On 15 December 2017, an ICSID tribunal decided that Laos had “materially breached” a settlement agreement relating to its treaty dispute with the Dutch claimant, Lao Holdings N.V. The “material breach” of the settlement agreement permitted the tribunal to “revive” the previously-suspended ICSID arbitration between the parties.
On 14 August 2012, Lao Holdings initiated an ICSID arbitration against Laos under the Laos-Netherlands BIT. A subsidiary of the claimant, Sanum Investments Limited, separately initiated UNCITRAL arbitration against Laos under the China-Laos BIT. In June 2014, the parties entered into a settlement agreement with respect to their treaty dispute. At the time, the ICSID tribunal issued a consent order suspending the arbitration pending performance of the parties’ obligations under the settlement agreement.
Lao Holdings and Sanum later alleged that Laos had “materially breached” the settlement agreement which, according to its terms, allowed the ICSID tribunal to “revive” the arbitration. On 4 July 2014, Lao Holdings filed an application with the ICSID tribunal to revive the arbitration, which was rejected (due to the tribunal finding that Laos had not committed a “material breach”).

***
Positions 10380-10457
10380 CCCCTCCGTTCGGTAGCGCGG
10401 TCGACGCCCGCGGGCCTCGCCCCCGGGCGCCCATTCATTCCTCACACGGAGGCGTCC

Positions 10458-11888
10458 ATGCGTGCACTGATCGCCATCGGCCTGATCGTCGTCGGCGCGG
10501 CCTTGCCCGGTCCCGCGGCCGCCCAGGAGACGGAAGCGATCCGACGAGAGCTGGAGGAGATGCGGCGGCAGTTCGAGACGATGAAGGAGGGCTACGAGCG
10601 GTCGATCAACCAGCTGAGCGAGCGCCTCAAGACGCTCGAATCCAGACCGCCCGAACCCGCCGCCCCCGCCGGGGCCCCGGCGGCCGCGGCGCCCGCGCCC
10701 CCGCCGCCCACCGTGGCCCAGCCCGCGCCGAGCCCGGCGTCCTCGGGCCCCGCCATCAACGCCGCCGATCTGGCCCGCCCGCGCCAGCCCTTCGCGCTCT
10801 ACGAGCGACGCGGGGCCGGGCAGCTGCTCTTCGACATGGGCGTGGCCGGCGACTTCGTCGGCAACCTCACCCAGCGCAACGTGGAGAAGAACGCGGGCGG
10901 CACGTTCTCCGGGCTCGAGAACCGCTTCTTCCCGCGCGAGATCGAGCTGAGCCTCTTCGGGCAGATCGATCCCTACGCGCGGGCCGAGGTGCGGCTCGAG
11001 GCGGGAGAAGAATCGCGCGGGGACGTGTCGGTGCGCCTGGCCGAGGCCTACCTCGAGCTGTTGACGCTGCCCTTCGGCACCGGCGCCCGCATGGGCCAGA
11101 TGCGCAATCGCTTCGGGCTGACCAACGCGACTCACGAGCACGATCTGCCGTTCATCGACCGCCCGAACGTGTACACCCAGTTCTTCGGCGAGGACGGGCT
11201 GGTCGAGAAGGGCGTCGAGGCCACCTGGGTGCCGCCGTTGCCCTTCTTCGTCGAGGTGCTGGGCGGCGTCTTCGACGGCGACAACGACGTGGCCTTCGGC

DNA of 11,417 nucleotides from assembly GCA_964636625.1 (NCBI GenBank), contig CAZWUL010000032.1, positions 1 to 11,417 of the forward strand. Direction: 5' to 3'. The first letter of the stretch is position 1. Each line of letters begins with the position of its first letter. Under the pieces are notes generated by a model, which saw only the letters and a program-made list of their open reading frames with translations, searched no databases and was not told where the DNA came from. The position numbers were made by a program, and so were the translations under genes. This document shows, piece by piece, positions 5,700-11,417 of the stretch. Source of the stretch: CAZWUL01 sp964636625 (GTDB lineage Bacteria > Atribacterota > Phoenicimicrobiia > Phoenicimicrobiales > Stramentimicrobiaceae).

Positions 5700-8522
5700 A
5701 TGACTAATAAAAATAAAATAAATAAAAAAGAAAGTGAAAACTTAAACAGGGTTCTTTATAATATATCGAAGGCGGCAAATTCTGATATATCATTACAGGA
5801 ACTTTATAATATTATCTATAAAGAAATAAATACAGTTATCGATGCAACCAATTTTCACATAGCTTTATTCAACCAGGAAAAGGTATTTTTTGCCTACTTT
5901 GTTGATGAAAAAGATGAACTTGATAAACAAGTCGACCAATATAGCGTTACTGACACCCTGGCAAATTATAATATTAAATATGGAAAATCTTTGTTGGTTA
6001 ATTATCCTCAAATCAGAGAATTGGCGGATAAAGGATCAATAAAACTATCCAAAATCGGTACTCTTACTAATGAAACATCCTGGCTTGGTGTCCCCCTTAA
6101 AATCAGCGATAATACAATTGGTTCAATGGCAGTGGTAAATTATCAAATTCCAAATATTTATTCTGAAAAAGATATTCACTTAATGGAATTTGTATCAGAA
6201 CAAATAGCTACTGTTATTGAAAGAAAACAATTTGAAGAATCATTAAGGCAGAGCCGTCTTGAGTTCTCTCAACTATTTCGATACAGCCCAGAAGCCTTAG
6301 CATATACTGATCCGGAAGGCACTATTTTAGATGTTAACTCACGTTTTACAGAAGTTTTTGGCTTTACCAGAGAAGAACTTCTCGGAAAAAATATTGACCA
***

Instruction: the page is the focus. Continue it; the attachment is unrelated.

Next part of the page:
On 26 April 2016, Lao Holdings submitted a second “material breach application”. The second time around, the ICSID tribunal determined, inter alia, that: (1) Laos’ imposition of a percentage-based tax (rather than flat lump sum tax) amounted to a material breach of the settlement agreement; and (2) Laos’ failure to discontinue criminal investigations against the claimants constituted a material breach of the agreement. On that basis, the tribunal decided that the arbitration “is revived”. The decision is available here.